For me, a mistake is something that all of us do because we're not perfect.

Again, it doesn't mean there aren't consequences. If you give the wrong answer on a test, it gets marked wrong. You don't score as well. Sometimes you make a mistake and stick your foot in your mouth – I'm familiar with that one – and then you need to apologize. But it wasn't something that “broke a law,” as it were.

A transgression, or trespass, occurs whether or not you know the law. You might not have seen the sign that somebody has up saying don't walk on the lawn, and you walk on the lawn anyways. I'm sorry, but just because you didn't see the sign doesn't mean you're excused. You can still be held accountable for that. “Ignorance of the law is no excuse.” But it wasn't that you were intending to trespass (we hope), but rather that you didn't know.

That's one of the reasons why, for instance, you'll see signs during put up during hunting season. I suppose they stay up year round, but I know there have been a couple of places where you're not allowed to go in and hunt deer, and they specifically put signs up around there, that there's no hunting in this area and on this land.

The third thing is a sin, and a sin is a deliberate wrong. Even if you feel justified, even if you think it's just vengeance or just deserts, it's still sin. If you deliberately go against God's word and God's law, then it is a sin.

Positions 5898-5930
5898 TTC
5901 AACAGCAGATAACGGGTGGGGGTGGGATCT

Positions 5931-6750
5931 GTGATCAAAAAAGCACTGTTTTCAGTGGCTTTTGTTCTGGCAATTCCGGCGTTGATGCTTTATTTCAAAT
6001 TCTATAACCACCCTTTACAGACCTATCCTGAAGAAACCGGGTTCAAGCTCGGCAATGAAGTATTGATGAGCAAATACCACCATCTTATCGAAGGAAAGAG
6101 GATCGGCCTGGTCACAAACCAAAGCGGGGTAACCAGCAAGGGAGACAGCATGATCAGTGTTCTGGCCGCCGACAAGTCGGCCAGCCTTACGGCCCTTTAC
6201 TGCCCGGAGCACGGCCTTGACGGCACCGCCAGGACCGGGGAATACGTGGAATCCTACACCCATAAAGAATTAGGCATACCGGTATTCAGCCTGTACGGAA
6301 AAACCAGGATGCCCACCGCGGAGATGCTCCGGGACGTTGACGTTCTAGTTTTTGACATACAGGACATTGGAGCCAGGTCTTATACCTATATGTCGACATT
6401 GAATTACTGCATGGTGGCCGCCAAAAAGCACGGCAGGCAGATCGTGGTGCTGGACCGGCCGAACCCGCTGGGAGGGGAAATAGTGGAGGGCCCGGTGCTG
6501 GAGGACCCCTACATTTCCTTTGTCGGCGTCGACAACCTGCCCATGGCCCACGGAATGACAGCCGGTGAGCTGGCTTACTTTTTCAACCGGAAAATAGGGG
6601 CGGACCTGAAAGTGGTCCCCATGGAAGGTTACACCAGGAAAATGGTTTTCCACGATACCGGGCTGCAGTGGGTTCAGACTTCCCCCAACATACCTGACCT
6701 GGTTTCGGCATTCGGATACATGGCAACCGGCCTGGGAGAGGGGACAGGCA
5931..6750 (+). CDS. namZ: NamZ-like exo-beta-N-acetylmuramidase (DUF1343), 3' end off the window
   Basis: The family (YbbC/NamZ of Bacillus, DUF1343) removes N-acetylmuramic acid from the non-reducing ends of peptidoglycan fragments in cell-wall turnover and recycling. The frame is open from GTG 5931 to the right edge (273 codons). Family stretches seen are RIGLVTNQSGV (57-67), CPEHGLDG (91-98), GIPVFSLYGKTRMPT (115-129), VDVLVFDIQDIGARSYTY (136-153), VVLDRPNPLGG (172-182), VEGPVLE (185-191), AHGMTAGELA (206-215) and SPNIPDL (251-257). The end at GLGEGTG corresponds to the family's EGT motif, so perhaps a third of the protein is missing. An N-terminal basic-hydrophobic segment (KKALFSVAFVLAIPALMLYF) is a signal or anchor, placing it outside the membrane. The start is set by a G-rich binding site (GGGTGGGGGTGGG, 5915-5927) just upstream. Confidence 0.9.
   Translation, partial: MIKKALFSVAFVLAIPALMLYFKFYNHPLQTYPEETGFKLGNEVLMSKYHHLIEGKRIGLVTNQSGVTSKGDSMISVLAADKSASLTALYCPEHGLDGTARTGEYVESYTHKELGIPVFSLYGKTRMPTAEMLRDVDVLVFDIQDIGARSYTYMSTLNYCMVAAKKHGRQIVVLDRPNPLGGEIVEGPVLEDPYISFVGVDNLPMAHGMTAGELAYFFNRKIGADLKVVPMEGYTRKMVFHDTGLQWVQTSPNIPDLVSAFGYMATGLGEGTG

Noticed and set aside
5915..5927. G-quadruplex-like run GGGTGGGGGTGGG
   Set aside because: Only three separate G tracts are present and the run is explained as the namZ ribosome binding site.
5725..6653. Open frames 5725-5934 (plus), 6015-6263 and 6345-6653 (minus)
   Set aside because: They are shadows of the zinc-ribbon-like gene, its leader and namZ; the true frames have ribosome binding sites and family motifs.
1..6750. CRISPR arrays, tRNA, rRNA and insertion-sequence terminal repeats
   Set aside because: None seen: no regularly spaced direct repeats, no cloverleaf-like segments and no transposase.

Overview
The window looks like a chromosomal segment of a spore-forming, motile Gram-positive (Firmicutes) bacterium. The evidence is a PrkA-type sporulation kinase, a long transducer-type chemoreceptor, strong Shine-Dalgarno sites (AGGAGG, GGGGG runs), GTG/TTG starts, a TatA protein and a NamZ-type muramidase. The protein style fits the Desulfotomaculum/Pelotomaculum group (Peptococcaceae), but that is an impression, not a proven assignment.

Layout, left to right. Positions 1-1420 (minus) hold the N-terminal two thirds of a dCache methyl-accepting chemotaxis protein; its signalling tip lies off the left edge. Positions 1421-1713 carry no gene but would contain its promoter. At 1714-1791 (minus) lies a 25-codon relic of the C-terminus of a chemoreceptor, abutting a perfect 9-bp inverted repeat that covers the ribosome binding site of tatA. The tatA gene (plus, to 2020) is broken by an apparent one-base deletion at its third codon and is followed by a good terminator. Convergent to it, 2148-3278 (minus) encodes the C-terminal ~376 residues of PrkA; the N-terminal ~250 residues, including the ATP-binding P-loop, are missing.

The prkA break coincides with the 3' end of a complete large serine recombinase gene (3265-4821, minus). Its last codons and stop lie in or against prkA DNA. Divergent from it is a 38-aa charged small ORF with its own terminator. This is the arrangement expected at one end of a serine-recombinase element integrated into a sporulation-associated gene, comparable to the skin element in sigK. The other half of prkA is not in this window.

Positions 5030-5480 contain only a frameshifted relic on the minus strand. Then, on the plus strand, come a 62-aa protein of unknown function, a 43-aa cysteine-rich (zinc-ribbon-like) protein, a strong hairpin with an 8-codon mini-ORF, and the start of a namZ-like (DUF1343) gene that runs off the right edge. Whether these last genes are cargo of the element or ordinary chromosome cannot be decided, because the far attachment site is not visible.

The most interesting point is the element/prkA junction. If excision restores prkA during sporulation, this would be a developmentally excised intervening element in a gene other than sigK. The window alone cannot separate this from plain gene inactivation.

In two cases, trespass and sin, we still have our own guilt, and we will be convicted by the Holy Spirit. Conviction is different from guilt. Conviction lead you to God. It's that little voice inside you, some people like to say, that lets you know that this just isn't right, and you need to make it right.

Guilt is something that Satan frequently uses to isolate us. Instead of turning to God, you try to run away from everything and turn away from everything, and believe that there is no forgiveness, there is no redemption, there is no way that someone – or God – could ever be in a right relationship with you again.

That's where the good news of the 1 John comes into play. He's very honest. I use this whenever I'm the one leading the Prayer of Confession. In the Call to Confession I say, “If you say you do not sin, then the truth is not in you, and the only person you deceive is yourself.”

Elsewhere, Paul says in Romans 3, “Not one person is righteous. … All have sinned and fall short of the glory of God.” For me, that is not a depressing thing. For me, that is, in a way, a liberating thing. Because you know what? It levels the playing field. There's no one who's better. There's no one who's worse. We've all done it. My sins might not be the same as your sins.

But nevertheless, there's still a sin before a holy God. So I can't stand over you, and you can't stand over me, in terms of who's more righteous. We shouldn't be arguing about that anyway. There's only one who was good, as Jesus said, in the passage about the rich young ruler, and that is God. The rich young ruler called him “good teacher” and he said, “Who is good except for God?”